Clinicians Often Underestimate Harms of Tests and Treatments
Written by Editor   
Monday, February 06, 2017 11:58 AM

News Bite:  Clinicians are likely to underestimate harms and overestimate benefits of tests and treatments.  Harms are correctly estimated 13% of the time and benefits only 11%.  The moral?  The estimates of "harm" and "benefit" that you will encounter are usually NOT correct.

Clinicians are likely to underestimate harms and overestimate benefits of tests and treatments, according to the results of a review of 48 studies. Patients cannot be assisted to make informed decisions if clinicians themselves do not have accurate expectations of intervention benefits and harms. the authors note.   

The review showed that the majority of clinicians correctly estimated harms only 13% of the time, and benefits only 11% of the time. Previous studies on patient expectations show that they, too, overestimate benefits and underestimate harms of many aspects of their care.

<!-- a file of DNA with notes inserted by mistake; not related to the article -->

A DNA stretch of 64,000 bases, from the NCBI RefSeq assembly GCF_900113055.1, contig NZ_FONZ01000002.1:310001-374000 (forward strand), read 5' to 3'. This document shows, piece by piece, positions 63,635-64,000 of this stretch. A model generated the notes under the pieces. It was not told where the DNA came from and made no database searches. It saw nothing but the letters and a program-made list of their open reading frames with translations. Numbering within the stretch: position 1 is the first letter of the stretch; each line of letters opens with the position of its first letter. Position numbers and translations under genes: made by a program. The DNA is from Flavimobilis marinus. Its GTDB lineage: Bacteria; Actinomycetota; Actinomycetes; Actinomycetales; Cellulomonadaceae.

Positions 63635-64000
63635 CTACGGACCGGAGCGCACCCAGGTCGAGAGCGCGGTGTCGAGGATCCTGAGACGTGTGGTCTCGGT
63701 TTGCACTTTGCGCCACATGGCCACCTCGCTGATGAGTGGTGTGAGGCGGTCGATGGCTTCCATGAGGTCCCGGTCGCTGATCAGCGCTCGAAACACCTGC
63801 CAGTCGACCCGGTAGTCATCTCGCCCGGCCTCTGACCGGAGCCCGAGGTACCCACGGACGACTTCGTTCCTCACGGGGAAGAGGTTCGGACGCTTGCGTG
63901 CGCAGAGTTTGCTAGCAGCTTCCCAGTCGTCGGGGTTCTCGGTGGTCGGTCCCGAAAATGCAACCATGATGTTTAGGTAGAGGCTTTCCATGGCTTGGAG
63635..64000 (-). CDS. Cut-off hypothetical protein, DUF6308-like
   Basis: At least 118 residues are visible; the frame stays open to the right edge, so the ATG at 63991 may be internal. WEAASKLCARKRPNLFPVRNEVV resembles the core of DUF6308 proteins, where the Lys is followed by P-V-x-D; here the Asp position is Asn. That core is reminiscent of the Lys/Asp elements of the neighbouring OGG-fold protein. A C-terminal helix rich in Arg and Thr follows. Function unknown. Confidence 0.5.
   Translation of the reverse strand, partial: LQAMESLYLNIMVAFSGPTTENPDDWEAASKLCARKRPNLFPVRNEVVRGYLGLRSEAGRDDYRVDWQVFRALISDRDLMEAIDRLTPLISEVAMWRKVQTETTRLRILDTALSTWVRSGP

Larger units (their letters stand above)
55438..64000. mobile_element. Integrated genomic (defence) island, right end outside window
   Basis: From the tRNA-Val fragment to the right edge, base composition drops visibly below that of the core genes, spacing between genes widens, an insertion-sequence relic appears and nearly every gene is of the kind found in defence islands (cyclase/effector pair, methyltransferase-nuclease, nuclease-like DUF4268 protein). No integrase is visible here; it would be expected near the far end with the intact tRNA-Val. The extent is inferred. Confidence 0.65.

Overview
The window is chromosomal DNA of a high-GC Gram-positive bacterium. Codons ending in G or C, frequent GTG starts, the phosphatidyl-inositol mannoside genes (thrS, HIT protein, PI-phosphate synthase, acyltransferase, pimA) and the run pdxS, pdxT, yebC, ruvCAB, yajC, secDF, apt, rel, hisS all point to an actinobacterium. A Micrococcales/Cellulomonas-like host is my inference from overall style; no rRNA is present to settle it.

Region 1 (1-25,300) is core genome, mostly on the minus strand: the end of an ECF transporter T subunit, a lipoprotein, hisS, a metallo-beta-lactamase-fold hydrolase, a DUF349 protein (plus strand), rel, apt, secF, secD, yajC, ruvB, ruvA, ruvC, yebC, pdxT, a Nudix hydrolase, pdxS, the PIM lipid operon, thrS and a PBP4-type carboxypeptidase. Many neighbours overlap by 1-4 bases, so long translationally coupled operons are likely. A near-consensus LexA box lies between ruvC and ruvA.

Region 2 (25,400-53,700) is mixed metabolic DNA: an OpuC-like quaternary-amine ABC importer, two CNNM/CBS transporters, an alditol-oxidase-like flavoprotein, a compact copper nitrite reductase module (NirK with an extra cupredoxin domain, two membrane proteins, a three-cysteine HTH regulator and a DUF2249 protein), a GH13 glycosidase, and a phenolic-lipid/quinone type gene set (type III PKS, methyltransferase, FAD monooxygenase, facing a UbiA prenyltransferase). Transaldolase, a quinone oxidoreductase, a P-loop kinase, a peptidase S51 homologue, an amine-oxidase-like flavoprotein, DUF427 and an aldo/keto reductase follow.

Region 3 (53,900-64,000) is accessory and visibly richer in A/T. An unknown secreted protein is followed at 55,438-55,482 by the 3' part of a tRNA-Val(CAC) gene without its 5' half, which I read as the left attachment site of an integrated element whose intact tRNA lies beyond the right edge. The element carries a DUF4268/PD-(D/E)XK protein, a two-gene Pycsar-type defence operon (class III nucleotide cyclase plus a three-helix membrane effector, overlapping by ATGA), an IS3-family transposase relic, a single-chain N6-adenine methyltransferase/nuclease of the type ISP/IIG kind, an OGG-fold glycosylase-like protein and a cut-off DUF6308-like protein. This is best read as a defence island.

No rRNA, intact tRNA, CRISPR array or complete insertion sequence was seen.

The clinicians' estimates varied widely across specialties and treatments. For example, more than 90% overestimated hormone replacement therapy's ability to reduce the risk for hip fracture, whereas more than 90% underestimated the risk for fatal cancer from bone scans.

The systematic review aimed to evaluate studies across all disciplines where clinicians were asked to estimate the benefits or harms of any test, screening, or treatment. The outcomes and responses were too variable to be combined into a meta-analysis, so instead, the researchers calculated the percentage of clinicians who underestimated, overestimated, or answered correctly about the benefits or harms in question.

Clinicians' own biases may also include an enthusiasm for any treatment over none, or a desire for reassurance. There is also a proposed “therapeutic illusion," in which clinicians see interventions in a more positive light, especially ones they are more familiar with. One of the studies, which compared two specialties, found that clinicians were likely to think more highly of the intervention that they provided.

When the review authors looked just at medications, they found that clinicians overestimated both the benefits and the harms.